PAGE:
Autumn told her new classmates that she was born with neurofibromatosis type 1, or NF1, and that it can cause children to develop tumors on various parts of their bodies.

She also explained why she sometimes has to miss school to head from her home in Kansas to Maryland.

Autumn is one of 50 children who have been participating in a clinical trial that has taken place on the Bethesda campus of the National Institutes of Health since 2015.

When it started, the children ranged in age from 3 to 17, lived in states across the country and faced different medical concerns. But they shared this: All had inoperable tumors as a result of NF1 and no option for treatment.

That has since changed.

In recent months, the trial has given the NF1 community something that has long been elusive: proven results and hope.

Right now, the pandemic has us as a society holding our collective breath, waiting for the medical community to produce a vaccine for the novel coronavirus that will allow us to return to the lives we knew just months ago. For many of us, it’s the first time we’ve had to think about the people behind those scientific efforts. It’s the first time we’ve had to feel the weight of the wait for results.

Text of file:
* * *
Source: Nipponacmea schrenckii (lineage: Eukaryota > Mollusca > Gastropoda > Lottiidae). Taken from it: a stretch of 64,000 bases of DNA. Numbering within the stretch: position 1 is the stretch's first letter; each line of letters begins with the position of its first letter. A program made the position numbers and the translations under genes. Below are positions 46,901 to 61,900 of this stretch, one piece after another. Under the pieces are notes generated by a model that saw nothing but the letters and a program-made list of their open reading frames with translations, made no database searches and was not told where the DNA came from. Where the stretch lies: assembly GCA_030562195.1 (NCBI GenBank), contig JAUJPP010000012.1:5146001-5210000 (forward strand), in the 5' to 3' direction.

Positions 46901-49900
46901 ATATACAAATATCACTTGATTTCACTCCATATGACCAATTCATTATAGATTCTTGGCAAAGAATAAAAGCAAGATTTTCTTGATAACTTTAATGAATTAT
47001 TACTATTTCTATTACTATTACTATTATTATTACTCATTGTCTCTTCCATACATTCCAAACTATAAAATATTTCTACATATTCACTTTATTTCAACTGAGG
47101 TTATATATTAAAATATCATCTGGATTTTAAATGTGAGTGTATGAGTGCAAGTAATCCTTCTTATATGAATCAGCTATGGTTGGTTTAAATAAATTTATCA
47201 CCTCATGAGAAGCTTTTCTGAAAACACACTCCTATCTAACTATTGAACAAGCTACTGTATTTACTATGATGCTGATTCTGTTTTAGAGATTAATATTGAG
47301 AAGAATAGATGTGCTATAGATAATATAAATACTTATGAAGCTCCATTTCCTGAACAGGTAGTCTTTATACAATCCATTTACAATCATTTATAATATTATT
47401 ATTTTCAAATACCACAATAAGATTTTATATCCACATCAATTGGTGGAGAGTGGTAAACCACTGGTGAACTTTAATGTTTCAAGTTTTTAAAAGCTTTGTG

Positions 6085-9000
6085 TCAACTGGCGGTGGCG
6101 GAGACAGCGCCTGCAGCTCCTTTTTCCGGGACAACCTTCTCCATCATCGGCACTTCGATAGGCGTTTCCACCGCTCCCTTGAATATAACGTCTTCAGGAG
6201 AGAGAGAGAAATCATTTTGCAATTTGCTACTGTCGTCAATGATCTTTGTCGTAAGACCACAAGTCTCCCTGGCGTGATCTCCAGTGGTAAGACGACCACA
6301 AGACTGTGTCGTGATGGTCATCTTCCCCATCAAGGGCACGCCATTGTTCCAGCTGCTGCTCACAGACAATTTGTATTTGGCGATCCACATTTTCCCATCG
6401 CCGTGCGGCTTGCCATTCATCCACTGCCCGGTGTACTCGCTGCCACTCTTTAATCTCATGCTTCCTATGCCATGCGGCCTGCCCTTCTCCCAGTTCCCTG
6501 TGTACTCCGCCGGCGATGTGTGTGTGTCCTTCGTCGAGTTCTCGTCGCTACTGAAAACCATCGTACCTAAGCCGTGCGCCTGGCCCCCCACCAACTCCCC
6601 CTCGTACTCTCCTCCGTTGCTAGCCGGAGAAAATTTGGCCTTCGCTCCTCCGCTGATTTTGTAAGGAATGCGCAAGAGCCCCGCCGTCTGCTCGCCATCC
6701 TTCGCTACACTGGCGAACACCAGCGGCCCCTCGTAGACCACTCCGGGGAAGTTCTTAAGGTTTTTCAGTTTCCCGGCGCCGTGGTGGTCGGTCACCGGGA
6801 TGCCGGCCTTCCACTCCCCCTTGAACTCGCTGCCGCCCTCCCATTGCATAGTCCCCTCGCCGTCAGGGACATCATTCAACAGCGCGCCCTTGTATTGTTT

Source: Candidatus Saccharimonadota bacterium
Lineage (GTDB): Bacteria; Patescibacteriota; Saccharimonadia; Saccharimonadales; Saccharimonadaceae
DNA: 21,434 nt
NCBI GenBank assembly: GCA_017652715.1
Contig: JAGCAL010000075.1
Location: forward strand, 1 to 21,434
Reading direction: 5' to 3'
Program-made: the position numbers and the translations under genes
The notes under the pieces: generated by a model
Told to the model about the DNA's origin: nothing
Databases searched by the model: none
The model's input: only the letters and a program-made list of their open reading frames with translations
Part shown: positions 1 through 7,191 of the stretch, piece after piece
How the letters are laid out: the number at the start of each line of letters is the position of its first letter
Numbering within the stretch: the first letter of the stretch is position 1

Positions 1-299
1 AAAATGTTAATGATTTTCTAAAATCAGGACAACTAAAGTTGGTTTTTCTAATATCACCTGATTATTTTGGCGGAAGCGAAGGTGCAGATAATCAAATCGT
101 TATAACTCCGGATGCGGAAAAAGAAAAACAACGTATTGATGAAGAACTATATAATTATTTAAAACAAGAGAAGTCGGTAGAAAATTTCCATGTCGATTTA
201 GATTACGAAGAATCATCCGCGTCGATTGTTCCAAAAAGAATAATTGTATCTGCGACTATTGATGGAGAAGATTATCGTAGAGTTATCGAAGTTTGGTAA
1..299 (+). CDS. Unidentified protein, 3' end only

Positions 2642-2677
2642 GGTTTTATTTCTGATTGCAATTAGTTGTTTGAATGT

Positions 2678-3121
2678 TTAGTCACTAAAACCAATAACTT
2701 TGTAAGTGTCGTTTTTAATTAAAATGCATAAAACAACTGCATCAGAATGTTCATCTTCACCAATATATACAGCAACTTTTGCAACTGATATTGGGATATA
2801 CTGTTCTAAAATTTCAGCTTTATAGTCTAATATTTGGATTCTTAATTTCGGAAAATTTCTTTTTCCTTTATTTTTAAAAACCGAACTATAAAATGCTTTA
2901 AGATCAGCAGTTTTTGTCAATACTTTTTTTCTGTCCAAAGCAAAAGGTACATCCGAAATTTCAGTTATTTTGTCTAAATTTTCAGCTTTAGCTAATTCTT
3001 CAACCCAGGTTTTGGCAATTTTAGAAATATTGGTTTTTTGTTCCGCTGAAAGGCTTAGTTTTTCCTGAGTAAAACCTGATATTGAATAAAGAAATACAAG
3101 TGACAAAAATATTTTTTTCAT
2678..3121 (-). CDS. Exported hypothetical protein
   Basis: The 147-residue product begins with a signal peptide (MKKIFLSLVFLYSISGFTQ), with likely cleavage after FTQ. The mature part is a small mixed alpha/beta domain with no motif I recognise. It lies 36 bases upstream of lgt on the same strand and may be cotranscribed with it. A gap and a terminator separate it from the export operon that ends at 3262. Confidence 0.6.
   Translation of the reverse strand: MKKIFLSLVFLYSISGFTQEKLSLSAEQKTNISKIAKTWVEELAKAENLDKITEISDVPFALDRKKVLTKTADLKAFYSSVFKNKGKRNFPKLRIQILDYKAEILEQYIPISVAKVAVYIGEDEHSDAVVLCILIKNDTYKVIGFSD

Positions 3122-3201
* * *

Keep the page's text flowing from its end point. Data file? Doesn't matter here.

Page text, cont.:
But for so many of the families who travel to NIH for clinical trials and studies, the slow tick of that clock has long been their reality.

Brigitte Widemann, chief of the Pediatric Oncology Branch for the Center for Cancer Research at the National Cancer Institute, started conducting clinical trials for NF1 in 2001. But none resulted in a proven way to shrink the tumors or stop their growth.

“Our breakthrough came with this trial,” Widemann says when we speak over the phone on a recent afternoon. She recalls the moment medical tests confirmed what her eyes could see: that one child’s tumor had gotten smaller. “That was just a tremendous moment. We had never seen that before. From there, we saw other shrinkage in other tumors.”